Jodorowsky’s Dune Frank Pavich
Published Apr 03, 2014It turns out that a surrealist mad man's attempted adaptation of Frank Herbert's Dune is the greatest film never made. In the early 1970s, Alejandro Jodorowsky wanted his $15 million production to recreate the LSD experience and fundamentally change the perspective of a mass audience. His Dune would be "the coming of a God… sacred, free, with new perspective." The sheer lunacy and ambition of this would have made 2001: A Space Odyssey ho-hum. It would have preceded Star Wars by a few years and perhaps changed our entire concept of what a blockbuster film could be.
Two things are animated in this documentary: gorgeous original concept art from Jodorowsky's giant coffee table book of Dune (only two were ever printed,) and the 85-year-old's feverish descriptions of his quest. Wisdom shines from his eyes as he describes luring Salvador Dali, Pink Floyd and Orson Welles to participate. When Jodo speaks of himself as a "prophet," it doesn't seem grandiose; it seems almost obvious. Collaborators like Dan O'Bannon and Jean Giraud, who later helped create canonized sci-fi films like Alien and The Fifth Element, are of the same mind.
Already notorious is Jodorowsky's claim that he intended to "rape" Herbert's novel. What he means is that he could not be loyal to the source material, and had to approach it with violence to make it his story. Still, the thrusting motions he uses to emphasize his intent are decidedly unsettling.
Jodorowsky, the director of the original midnight movie, El Topo, and maybe the weirdest shit ever filmed, The Holy Mountain, had not read Dune before he set out to adapt it. He only knew that it was a popular science fiction novel that dealt with consciousness expansion. The cagey Chilean wasn't alone; hardly anyone involved in Jodorowsky's project bothered with Herbert's cornerstone of science fiction, either.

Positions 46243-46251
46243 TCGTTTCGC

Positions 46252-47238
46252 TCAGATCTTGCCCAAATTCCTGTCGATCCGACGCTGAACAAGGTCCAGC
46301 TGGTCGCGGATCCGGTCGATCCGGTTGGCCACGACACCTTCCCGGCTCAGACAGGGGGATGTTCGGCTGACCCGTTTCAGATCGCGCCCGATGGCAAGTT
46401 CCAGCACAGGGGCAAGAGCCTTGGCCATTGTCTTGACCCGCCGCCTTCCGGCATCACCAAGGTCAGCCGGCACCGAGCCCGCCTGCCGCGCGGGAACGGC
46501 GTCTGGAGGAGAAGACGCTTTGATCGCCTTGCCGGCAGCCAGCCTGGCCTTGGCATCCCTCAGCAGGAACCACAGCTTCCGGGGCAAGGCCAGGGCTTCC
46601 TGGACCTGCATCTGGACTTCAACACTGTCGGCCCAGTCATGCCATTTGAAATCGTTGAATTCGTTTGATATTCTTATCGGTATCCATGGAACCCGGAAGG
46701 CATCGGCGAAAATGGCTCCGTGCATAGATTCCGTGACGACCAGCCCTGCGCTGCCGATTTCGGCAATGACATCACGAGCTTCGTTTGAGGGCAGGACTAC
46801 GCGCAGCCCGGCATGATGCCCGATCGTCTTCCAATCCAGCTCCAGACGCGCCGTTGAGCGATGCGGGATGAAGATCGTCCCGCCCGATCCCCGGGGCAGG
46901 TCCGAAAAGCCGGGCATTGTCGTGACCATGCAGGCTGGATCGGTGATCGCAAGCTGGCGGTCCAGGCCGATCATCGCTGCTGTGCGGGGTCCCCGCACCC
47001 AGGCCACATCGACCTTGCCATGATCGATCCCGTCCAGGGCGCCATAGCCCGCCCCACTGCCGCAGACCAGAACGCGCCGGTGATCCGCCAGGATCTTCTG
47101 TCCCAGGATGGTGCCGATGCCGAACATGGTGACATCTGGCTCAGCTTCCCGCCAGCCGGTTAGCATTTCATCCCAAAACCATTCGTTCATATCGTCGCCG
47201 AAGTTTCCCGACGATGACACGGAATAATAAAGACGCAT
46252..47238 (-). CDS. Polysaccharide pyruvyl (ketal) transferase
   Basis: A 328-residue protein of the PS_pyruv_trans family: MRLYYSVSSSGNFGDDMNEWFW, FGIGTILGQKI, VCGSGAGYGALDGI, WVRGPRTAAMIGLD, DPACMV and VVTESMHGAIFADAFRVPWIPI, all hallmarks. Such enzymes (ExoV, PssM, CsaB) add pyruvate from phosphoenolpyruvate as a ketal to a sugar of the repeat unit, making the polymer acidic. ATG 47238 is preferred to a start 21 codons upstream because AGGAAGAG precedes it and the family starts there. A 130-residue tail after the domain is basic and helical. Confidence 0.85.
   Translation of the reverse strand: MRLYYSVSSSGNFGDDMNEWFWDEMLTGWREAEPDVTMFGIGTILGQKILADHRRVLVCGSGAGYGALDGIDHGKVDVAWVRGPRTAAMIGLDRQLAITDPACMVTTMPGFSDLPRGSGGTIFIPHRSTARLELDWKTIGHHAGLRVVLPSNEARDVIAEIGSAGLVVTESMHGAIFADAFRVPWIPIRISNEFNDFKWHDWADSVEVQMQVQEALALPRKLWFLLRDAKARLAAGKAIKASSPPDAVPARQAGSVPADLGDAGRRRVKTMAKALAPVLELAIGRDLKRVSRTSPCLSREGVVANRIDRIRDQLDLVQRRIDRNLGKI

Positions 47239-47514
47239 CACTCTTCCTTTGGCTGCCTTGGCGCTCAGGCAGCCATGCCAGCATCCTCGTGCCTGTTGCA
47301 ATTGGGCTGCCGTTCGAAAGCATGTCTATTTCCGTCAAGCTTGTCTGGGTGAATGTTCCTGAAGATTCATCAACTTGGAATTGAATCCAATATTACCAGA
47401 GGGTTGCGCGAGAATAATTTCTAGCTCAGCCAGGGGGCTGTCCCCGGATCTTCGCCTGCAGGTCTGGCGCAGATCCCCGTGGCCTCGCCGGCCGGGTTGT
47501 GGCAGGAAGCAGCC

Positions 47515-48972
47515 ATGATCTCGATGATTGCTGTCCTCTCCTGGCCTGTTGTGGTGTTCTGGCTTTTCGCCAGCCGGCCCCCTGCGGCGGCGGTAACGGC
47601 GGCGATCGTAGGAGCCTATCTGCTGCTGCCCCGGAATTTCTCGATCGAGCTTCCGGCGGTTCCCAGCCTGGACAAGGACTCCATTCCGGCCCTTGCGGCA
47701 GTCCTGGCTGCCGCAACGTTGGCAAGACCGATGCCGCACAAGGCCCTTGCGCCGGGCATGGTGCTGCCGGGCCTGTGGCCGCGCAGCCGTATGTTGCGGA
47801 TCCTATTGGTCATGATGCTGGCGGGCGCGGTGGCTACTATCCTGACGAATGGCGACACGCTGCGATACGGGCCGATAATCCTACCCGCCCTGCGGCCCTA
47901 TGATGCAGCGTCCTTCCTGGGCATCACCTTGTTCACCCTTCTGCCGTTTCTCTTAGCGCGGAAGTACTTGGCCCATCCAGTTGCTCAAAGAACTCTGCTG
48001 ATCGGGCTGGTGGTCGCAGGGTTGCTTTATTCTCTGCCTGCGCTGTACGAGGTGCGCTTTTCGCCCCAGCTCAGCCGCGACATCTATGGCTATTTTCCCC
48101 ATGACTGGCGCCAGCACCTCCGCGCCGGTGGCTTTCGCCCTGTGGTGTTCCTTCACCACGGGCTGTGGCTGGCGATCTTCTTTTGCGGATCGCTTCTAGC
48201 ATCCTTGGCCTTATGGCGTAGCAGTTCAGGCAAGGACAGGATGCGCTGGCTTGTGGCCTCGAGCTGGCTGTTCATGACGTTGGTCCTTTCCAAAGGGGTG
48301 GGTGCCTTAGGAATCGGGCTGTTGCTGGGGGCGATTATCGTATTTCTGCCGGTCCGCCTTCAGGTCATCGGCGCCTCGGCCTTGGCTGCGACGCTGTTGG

A documentary detailing the destruction of a great artist's major work over a measly $5 million might sound depressing, but it never is, thanks entirely to the élan of its central figure. The only darkness comes when Jodo laments a "system that makes us slaves" and the "evil in our pockets," referring to the money that handcuffs artists who want to work on a monumental scale.
There's nothing dated about this sentiment. Darren Aronofsky's Noah opened last week, and while that other auteur with a four-syllable last name managed to get his film made and released, the process was fraught with studio restrictions from the outset, and many critics consider the result an unpleasing compromise.
The story of Jodorowsky's grand failure should be required viewing for artists at every level of success. The self-described "warrior" issues a simple directive in the final minutes, "If you fail it's not important. We need to try."